It would be such a pity if, having already tested our mettle as a people, we do not summon it again as necessary. That time, it was in Manila; this time it can be in Mindanao, a tougher challenge. But Mindanaons have shown their toughness when times get tough: against Spaniards, against Americans, against Japanese, against Marcos!

To summon the spirit of People Power and let it arise in Mindanao would be such a spectacle! This will happen if we are resolute and determined to steer our society away from neutral and move to a forward mode.

We just have to wake up and dust off the cobwebs that keep us from seeing deeply into ourselves as citizens vested with inherent power—a power we can wield in place, right where we are in our community, our barangay.

This power is not granted from above, nor is it conferred by law or fiat. It has always been with us since the beginning of our nationhood, to be used or employed at will. Only, we have not been conscious of it because we have been looking in the wrong direction.

To appreciate and know this power, and to employ its potential for influencing the bureaucracy or reforming the system, we need only to refocus—from the top to the base, from Malacañang and Congress to our community, the barangay.

It is in the barangay where the details of our national problems are starkly manifest. The squatters, the juvenile and adult delinquents, criminality, the agonized faces of poverty and injustice: they are all in the barangay. Viewed from higher levels, it’s all statistics, aggregate data, impersonal.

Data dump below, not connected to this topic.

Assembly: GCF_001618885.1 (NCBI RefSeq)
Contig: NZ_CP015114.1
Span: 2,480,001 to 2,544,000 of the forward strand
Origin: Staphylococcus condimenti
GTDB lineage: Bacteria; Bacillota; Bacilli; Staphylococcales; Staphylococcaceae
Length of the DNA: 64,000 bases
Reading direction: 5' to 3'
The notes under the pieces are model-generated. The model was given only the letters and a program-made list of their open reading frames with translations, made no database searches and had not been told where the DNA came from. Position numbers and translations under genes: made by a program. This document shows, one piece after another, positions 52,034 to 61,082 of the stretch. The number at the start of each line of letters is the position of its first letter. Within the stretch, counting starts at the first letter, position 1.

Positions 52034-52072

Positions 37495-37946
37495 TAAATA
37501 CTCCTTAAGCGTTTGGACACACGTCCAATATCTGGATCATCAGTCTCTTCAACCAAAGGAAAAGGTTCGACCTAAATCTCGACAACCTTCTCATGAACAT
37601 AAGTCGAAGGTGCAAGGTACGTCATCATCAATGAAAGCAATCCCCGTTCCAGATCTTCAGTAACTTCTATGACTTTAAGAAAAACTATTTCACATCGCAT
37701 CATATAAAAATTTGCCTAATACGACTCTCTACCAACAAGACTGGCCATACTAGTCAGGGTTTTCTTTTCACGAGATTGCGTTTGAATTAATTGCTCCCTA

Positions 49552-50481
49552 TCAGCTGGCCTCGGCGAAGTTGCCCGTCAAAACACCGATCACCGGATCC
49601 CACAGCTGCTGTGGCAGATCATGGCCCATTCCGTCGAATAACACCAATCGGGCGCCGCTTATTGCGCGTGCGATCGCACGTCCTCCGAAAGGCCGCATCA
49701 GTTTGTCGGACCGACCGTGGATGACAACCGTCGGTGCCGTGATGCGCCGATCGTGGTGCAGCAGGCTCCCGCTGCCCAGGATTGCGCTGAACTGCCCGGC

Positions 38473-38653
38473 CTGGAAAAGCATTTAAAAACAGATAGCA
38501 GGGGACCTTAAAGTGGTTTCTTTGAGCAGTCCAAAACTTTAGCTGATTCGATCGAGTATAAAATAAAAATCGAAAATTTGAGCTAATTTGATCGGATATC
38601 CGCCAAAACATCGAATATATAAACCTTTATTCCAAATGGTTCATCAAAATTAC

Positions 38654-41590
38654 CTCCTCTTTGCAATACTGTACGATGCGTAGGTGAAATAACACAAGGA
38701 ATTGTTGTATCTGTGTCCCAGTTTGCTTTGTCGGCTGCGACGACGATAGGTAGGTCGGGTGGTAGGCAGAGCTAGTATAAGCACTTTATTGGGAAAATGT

Seeing them in their naked reality gives a realistic perspective that, on the scale of our barangay, can make their solutions doable.

If we focus on this reality and invest even a little time and effort, together we can change these details and improve the nation’s condition—much as rearranging the dots in a photograph or retouching its details can change the picture.

Although the task of changing the details rests primarily with our officials, it falls to us, the community to whom all officials are accountable, to see that they perform the job properly, efficiently, and honestly.

Let us use people power to moderate the excesses of government and provide quality control to official performance. People power includes civil society, the professions, the social and economic institutions who together can turn bad governance into good governance.

Reloc site identified for families affected by mega-dike

By Alyssa C. Clenuar


THE Cagayan de Oro City Government said it has already identified a potential relocation site for the residents who will be affected by the mega dike project, a 12-kilometer flood-protection structure which is expected to be built in 2015.

City Social and Welfare Development (CSWD) officer Teddy Sabuga-a told Sun.Star Cagayan de Oro on Thursday that Barangay Balubal is the most feasible relocation for the approximately 2,000 affected families.

“There is a relocation site for them; Balubal is the model area. Logically, when you make a project where people will be affected, there has to have a relocation site for them, otherwise the project will be non-sense,” Sabuga-a said in a weekly press conference at Cagayan de Oro Press Club.